So which is it? To add to the confusion, we got the Fed's Beige Book today, and Fed officials sounded a bit more optimistic about the economy, noting gains in autos sales, real estate,and bank lending, and also noting hiring gains in several districts.
It's true that if the job growth does not materialize as the Fed envisions, they can simply continue their program of buying bonds...or even increase it. But the enthusiasm with which some Fed officials are pushing the tapering talk is causing some alarm...the Dallas Fed's Richard Fisher even went as far to say that the 30-year rally in bonds was over. Strong words.
If that wasn't enough to worry about, the markets are again being held hostage to the dollar/yen trade. After weakening for almost seven straight months, the yen has been strengthening the past two weeks, and did so again today.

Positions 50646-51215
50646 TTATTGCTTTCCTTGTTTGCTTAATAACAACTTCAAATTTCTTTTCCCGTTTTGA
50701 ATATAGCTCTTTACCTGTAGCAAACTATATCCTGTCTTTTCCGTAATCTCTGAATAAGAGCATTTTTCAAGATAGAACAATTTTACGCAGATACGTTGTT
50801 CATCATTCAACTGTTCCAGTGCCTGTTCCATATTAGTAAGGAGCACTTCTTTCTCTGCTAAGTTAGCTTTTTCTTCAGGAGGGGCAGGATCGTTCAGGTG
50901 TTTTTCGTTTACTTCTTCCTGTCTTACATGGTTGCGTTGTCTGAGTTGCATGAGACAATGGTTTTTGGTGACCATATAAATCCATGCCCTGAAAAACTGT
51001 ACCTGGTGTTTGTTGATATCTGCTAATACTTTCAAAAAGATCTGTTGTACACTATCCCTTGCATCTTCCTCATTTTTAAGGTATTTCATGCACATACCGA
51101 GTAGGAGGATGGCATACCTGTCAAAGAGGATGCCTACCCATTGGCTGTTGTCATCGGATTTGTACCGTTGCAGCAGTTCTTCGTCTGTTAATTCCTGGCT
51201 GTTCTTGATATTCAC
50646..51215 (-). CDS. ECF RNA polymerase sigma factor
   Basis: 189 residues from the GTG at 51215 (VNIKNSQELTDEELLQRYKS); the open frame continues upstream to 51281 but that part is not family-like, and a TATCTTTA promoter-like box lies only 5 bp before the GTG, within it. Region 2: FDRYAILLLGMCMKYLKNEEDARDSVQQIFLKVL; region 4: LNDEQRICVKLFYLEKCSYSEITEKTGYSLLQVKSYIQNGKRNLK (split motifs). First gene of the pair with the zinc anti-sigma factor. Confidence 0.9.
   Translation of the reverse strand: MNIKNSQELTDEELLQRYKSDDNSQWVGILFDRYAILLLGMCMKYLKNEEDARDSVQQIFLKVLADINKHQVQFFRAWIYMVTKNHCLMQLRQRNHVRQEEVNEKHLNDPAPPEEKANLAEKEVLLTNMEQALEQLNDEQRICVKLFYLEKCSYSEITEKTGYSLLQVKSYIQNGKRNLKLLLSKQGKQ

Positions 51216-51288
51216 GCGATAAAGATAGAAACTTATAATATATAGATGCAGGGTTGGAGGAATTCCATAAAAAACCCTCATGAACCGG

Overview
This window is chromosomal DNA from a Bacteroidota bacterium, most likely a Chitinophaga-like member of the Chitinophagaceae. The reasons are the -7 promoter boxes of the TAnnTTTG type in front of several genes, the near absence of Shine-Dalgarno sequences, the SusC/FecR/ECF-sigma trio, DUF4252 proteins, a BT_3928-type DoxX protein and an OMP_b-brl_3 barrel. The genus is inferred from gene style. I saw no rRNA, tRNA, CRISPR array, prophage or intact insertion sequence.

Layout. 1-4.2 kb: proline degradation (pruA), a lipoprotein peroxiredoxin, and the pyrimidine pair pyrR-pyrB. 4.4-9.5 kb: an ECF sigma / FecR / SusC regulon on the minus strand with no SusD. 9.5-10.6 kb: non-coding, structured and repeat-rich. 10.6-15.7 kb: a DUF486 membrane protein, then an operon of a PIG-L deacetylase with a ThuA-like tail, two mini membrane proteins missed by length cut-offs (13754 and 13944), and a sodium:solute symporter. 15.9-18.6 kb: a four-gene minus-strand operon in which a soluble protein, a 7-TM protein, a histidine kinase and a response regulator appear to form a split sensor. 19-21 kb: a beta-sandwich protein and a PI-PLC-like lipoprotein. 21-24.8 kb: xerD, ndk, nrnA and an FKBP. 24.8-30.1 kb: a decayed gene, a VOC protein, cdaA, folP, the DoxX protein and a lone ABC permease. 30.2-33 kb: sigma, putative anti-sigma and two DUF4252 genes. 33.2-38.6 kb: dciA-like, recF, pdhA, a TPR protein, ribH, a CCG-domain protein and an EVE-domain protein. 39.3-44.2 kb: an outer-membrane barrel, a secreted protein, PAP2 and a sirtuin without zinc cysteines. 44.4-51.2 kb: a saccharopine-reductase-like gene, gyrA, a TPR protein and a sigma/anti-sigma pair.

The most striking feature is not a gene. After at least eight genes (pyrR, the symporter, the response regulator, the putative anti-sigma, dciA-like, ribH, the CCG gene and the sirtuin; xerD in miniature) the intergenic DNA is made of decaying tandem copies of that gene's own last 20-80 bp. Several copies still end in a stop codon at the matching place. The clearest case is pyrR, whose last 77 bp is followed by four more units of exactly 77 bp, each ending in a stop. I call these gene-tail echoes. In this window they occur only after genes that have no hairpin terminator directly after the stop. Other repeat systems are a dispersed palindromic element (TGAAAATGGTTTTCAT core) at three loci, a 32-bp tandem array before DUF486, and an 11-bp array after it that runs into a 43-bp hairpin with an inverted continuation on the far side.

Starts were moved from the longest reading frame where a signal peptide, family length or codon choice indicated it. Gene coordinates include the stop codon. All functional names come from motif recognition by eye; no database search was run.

This is a problem for the yen carry trade, as it is called. Traders borrow cheap yen, then use it to buy assets (stocks, bonds, etc.) in other countries. This works great, as long as a) borrowing costs in Japan remain low, and b) the yen is weak. But recently borrowing costs have risen, and the yen has strengthened, causing some to begin unwinding this trade.
That's bad news: not only is a weak yen important for those in the yen carry trade, it's also important for the Japanese stock market, since it makes Japanese companies more competitive abroad.
—By CNBC's Bob Pisani